# Help: char trouble

Hello,

Still don’t understand about char concatenation.

``````void setup() {

testCounter(3);

}

void loop() {
// put your main code here, to run repeatedly:

}

char* testCounter(int countx){
char* a[9];
strcpy(a, "COUNTER: ");
strcat(a, printDigits(countx));
return a;
}

char* printDigits(int digits){
char* a[3];
if(digits < 10) {
a = strcat("0",(char*) digits);
} else {
a = (char*) digits;
}
return a;
}
``````

Error: cannot convert ‘char**’ to ‘char*’ for argument ‘1’ to ‘char* strcpy(char*, const char*)’ in line:

``````strcpy(a, "COUNTER: ");
``````

Edit testCounter function:

``````char* testCounter(int countx){
char* a[9] = "COUNTER: ";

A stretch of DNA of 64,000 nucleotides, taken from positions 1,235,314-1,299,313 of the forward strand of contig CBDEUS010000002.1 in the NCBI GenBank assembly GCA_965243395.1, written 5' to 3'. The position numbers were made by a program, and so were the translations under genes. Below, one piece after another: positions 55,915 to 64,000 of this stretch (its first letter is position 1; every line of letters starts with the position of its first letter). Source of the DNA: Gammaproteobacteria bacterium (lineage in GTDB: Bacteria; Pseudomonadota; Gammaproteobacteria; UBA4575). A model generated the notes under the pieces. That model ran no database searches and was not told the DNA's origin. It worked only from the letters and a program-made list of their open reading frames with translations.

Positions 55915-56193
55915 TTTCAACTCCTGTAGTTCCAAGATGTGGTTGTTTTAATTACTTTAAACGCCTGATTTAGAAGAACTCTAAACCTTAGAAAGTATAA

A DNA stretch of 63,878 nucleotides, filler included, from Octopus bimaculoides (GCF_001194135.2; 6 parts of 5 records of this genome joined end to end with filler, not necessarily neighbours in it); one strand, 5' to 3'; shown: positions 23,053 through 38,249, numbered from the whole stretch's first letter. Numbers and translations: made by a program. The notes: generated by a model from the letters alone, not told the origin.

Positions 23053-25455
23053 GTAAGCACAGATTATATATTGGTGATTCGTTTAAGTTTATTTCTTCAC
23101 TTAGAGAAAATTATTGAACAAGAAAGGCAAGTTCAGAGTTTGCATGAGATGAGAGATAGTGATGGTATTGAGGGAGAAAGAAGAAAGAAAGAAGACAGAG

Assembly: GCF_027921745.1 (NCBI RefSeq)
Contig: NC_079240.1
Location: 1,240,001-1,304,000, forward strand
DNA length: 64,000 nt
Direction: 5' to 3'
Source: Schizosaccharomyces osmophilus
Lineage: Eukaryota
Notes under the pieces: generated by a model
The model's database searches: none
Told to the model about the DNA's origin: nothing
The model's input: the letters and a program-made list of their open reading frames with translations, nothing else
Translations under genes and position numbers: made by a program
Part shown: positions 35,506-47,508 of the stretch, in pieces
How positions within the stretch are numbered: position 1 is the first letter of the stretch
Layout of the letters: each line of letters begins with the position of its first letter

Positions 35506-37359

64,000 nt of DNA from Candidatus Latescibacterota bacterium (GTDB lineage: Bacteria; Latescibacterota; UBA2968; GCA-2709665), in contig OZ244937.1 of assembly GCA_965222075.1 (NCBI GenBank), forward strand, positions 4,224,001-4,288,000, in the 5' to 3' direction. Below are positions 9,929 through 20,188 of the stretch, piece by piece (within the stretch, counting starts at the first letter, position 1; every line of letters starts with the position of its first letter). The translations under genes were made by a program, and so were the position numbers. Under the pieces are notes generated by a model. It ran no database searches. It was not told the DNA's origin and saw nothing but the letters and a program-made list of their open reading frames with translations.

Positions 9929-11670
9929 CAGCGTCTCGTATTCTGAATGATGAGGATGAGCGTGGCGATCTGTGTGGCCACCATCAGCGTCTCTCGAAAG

strcat(a, printDigits(countx));
return a;
}
``````

Also error: array must be initialized with a brace-enclosed initializer in line:

``````char* a[9] = "COUNTER: ";
``````

How to make it works?

This statement

`````` char* a[9]
``````

is creating an array of 9 elements. Each element is of type char *, not char. If you actually want to copy things into the array 'a' you need to declare it as `char a[9]` which means you have 9 elements of type 'char' so you can then copy things into it

``````strcpy(a, "COUNTER: ");
``````

blh64:
This statement

`````` char* a[9]
``````

is creating an array of 9 elements. Each element is of type char *, not char. If you actually want to copy things into the array ‘a’ you need to declare it as

``````char a[9]
``````

which means you have 9 elements of type ‘char’ so you can then copy things into it